What might this mean in practice? How can we make for a more dynamic reflective student experience? How can we empower students to curate and articulate their assets, strengths and talents to serve them throughout their journey in university and beyond? How do we enable them to be actively aware of the environment around them and those actors that they need to effectively engage with in order to be successful? It is a psychosocial perspective that combines these elements that will have students see where they are going more clearly and identify what it is they need to get there.

It’s about having a space where students are challenged and supported to consider how their learning is contributing to their personal development. It’s about how they shape a learning journey that takes them head up, eyes forward, in a direction where they want to go – rather than operating with an inherited or assumed direction.

It requires space and time to think about what they are learning across all aspects of their life, lifewide learning in practice: a space to challenge the paradigms they are learning in; a space for metacognition; a space to question and challenge their thinking and the thinking and actions of others. 

Making it work

As the Institute of Student Employers reports, post-Covid, employers are looking for graduates with resilience and adaptability, an ability to deal with change and the confidence that they can navigate it, creativity and a willingness to take risks. They are looking for graduates unafraid to make mistakes, to take on feedback and learn from the insights this brings. Underpinning all this is the ability of students to reflect effectively.

The capability to reflect is not simply useful in finding a career today. It is essential for navigating your whole working life. Indeed, the recent arrival of AI at scale in the workplace is evidence enough that we cannot predict what the world of work is going to look like in 10 years time: the pace and scale of change in the workplace is only going to increase.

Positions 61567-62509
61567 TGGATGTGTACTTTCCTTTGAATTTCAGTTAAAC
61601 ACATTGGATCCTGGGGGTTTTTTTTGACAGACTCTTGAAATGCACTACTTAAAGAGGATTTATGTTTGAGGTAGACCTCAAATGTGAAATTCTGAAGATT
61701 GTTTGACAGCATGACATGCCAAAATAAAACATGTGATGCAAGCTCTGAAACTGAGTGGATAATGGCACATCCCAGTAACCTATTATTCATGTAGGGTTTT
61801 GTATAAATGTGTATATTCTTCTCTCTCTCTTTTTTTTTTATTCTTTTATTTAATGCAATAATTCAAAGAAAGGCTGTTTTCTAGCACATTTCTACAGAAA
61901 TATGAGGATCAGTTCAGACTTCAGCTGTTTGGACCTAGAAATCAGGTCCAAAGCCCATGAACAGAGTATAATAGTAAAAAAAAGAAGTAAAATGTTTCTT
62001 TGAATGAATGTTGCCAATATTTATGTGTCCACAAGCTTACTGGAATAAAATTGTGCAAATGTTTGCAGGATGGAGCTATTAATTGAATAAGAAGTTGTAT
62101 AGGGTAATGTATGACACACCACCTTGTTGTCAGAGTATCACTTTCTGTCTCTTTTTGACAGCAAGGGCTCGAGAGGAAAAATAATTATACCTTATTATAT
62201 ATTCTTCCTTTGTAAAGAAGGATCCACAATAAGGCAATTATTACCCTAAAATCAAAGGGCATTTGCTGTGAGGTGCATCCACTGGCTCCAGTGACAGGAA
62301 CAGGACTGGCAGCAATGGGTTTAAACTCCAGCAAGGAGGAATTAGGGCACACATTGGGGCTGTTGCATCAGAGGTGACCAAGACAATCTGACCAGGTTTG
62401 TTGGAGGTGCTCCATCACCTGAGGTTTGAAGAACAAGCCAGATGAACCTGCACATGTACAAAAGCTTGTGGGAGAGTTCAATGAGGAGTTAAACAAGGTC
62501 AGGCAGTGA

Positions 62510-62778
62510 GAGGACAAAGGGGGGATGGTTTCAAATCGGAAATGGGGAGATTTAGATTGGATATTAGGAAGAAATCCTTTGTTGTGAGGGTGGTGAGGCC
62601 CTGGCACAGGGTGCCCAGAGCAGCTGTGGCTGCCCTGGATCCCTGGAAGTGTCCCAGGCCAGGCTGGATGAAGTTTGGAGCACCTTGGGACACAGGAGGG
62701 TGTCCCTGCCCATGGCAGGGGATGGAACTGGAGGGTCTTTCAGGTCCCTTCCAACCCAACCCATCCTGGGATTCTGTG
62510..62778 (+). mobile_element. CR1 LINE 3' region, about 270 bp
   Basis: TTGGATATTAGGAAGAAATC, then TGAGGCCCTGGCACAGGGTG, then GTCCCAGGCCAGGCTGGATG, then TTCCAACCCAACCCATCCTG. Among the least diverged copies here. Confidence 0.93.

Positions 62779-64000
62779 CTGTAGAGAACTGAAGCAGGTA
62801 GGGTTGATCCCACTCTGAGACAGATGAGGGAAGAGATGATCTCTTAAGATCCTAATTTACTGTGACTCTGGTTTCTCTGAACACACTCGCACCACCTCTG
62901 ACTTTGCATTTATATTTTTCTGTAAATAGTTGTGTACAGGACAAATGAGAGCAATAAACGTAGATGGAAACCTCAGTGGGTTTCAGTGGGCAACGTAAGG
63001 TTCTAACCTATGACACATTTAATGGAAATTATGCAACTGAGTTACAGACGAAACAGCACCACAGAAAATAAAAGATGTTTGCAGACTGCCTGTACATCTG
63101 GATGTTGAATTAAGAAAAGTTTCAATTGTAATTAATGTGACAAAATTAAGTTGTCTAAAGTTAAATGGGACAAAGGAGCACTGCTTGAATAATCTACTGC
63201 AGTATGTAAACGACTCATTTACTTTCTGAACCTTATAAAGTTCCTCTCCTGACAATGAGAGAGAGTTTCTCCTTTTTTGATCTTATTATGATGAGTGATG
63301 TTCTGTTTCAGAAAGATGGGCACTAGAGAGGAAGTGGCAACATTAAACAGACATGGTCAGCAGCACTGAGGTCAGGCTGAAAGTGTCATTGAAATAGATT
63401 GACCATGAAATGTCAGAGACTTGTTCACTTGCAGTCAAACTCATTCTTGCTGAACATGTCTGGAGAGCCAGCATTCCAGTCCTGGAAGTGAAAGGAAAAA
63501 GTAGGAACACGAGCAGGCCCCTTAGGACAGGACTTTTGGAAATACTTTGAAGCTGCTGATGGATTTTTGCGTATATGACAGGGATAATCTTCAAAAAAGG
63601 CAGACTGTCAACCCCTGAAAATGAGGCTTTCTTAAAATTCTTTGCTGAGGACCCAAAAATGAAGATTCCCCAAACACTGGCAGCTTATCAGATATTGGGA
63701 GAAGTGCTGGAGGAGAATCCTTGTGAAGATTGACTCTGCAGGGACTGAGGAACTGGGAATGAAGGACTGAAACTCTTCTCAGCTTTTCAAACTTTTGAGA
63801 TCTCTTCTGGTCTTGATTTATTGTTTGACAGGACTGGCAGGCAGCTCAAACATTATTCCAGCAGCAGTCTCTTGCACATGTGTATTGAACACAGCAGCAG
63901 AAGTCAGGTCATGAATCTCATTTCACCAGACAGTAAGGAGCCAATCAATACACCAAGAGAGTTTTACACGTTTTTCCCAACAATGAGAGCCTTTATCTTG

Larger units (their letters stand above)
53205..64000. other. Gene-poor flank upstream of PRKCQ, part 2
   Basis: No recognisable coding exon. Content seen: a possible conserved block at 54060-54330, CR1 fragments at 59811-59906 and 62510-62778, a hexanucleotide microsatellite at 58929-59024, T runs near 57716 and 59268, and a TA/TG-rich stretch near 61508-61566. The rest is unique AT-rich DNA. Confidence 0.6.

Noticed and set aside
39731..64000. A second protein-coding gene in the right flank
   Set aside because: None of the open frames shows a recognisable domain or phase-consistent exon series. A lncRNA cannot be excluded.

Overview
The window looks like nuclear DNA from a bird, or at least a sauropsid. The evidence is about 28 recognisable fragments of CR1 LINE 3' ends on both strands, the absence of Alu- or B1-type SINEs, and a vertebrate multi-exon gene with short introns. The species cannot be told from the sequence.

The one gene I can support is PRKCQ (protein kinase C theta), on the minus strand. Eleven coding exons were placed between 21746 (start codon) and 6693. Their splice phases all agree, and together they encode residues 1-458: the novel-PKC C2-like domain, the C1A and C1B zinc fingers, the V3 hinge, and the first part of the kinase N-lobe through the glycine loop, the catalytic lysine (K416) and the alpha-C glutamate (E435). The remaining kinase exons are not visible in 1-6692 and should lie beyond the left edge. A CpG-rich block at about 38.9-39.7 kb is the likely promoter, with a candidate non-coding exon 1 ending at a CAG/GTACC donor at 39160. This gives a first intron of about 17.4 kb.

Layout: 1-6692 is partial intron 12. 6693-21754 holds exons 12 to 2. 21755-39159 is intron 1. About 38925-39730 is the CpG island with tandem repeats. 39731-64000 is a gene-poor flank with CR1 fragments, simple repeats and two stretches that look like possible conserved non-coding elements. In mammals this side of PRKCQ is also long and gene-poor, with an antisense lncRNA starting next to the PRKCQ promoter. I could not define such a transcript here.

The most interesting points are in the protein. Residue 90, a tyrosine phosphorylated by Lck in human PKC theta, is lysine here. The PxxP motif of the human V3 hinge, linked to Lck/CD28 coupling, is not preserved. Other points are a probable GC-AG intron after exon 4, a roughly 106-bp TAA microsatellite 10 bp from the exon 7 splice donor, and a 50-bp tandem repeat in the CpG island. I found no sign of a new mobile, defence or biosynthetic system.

BUT reflection can be more radical than that. At its roots reflection as we suggest, should be a transformative process – as  Polanyi put it ‘We know more than we can tell’. In its purest form, it is not just an individualistic pursuit to examine one’s own thoughts and feelings, but the chance to really challenge the self, the collective, the system and make informed choices and decisions across all spaces in our lives.

How then can we make sure that, over time, ‘reflective practice’ doesn’t revert to being simply a process, a ‘to do’, a random mix of disconnected reflective type activities? How do we make sure through reflection, we continue to challenge norms and power dynamics; liberating learners and professionals to, as Helen Bradbury puts it, break out of their paradigms and experience their own lightbulb moments? How can we enable students to tell more of what they know?

We know that even 15 minutes of reflection a day over a 10 day period increases workplace productivity. By creating spaces for structured and challenging reflection, we could see students increase their ability to ‘tell what they know’ and to own and plan their individual journeys. As a student on a Grit programme put it,